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All cityhood movements alive at Georgia General Assembly

All proposed new cities in metro Atlanta will be given an opportunity by the Georgia General Assembly to become a reality, but some communities will have a better chance of incorporation than others.

The proposed cities of Tucker, LaVista Hills and South Fulton appeared to be furthest along in the process following the first meeting of the House Governmental Affairs Committee on Thursday, making them front-runners in the race for greater local control of their government. Cityhood efforts for Stonecrest, Sharon Springs and Greenhaven (formerly known as South DeKalb) will also get a look by state lawmakers once their legislation is introduced.

"Maybe we'll pass them all; maybe the train will crash and none will get through," said Rep. Buzz Brockway, R-Lawrenceville, the committee's vice chairman.

If the General Assembly approves the proposals, residents in those areas would then vote on whether to approve forming cities. Brockway said he wants to give voters that opportunity.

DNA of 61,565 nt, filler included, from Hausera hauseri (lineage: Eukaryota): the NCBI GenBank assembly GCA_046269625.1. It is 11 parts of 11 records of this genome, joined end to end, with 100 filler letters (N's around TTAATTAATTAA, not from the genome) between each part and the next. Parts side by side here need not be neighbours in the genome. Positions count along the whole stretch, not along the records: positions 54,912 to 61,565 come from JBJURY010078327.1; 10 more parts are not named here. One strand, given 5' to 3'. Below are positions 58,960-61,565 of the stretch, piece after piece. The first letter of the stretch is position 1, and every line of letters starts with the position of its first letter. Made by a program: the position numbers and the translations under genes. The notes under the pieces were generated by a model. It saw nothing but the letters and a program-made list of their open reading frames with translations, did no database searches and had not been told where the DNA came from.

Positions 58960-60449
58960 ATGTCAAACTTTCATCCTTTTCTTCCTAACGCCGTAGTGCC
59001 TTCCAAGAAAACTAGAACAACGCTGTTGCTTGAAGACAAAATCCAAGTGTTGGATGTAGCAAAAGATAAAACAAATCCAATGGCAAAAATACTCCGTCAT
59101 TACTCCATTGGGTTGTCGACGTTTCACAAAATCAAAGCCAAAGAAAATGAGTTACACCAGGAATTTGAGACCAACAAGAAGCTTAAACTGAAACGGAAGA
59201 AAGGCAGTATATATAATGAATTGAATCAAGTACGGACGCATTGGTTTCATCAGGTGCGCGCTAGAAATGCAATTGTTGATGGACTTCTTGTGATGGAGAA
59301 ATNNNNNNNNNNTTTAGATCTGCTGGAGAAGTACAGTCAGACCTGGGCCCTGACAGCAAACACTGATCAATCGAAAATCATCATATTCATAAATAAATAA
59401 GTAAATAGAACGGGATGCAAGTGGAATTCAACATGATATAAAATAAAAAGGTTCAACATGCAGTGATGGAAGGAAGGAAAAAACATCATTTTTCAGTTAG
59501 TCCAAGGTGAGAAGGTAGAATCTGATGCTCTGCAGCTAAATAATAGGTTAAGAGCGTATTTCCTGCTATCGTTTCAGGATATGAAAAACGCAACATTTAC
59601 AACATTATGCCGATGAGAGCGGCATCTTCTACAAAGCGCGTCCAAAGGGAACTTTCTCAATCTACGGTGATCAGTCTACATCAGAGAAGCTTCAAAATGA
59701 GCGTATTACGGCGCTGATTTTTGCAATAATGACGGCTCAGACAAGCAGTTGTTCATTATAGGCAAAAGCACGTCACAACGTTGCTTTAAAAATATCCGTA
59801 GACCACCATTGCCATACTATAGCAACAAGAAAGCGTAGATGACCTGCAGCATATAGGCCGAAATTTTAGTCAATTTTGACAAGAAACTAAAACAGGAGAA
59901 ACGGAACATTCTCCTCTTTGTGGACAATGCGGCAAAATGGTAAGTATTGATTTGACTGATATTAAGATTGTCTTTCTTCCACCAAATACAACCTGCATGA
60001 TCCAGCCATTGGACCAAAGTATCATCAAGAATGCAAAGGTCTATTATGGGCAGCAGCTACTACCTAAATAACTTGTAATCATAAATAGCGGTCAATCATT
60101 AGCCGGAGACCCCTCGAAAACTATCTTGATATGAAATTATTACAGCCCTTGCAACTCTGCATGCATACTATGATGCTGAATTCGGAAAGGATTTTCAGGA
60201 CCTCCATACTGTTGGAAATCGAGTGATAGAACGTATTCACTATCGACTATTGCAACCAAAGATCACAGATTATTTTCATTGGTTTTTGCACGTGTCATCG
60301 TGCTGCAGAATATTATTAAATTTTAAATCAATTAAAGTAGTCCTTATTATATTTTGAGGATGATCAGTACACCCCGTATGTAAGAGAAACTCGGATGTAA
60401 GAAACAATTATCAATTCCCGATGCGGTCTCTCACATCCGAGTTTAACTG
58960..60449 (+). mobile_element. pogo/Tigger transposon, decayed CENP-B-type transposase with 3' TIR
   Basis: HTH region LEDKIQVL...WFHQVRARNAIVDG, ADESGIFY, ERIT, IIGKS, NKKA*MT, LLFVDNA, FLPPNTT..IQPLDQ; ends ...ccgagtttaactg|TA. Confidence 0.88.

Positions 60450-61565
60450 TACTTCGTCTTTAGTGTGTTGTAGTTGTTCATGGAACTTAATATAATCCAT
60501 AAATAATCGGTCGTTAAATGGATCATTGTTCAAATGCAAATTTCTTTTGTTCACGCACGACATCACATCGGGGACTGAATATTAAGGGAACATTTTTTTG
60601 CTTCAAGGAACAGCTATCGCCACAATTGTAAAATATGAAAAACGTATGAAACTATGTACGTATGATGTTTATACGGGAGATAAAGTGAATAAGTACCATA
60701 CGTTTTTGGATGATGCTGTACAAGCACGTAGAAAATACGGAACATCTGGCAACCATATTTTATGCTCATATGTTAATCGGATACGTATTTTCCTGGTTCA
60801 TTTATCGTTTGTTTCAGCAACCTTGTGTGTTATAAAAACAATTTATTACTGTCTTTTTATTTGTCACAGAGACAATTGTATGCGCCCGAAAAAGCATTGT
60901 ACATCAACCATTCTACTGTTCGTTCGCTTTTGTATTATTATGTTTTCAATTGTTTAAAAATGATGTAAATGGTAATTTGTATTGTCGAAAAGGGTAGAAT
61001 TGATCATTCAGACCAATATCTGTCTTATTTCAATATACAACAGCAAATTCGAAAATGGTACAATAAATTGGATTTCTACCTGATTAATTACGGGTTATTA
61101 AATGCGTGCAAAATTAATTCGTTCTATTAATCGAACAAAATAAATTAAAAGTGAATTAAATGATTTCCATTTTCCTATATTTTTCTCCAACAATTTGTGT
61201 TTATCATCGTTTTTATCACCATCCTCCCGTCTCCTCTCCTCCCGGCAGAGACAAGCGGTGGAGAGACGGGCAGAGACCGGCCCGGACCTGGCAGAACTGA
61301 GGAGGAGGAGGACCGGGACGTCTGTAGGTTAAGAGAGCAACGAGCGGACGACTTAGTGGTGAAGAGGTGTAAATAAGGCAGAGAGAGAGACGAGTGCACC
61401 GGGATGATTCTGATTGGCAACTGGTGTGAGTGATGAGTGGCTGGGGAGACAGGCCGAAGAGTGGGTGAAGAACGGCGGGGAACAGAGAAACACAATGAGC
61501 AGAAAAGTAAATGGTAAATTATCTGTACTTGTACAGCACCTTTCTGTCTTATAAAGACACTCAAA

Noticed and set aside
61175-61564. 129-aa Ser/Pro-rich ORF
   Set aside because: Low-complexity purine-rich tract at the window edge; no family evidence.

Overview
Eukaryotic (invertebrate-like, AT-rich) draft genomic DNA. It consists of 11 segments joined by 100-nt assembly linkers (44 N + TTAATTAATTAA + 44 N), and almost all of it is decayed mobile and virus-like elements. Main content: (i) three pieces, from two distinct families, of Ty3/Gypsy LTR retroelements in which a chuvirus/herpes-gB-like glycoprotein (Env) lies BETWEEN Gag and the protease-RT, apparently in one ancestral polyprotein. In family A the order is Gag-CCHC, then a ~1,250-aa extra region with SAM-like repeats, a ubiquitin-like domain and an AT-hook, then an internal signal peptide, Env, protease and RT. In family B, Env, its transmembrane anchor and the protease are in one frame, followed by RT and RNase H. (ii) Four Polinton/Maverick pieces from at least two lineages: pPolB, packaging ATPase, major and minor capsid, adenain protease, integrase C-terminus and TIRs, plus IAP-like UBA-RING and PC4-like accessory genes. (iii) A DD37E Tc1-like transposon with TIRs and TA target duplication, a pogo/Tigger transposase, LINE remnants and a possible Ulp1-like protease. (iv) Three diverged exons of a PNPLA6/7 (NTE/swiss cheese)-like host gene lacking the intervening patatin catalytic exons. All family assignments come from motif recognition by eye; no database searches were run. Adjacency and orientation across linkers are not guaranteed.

"I'm optimistic," said Michelle Penkava of Tucker 2015. "The processes are still in place to allow us to move forward."

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The House Governmental Affairs Committee passed rules requiring a complete description of borders in cityhood legislation, the completion of a feasibility study before the beginning of next year's legislative session and boundaries that don't overlap with other cities. The rules said cities with conflicting borders can proceed as long as those lines weren't drawn solely to block the consideration of another proposal.

Rep. Ed Rynders, R-Albany, said he wants to adhere to the rules but there may be exceptions made on a case-by-case basis.

"It's fair to say we'll consider any bills that are referred to the committee," said Rynders, the committee's chairman. "We want to be flexible."

About the Author

Mark Niesse covers elections, the Georgia General Assembly and state government.

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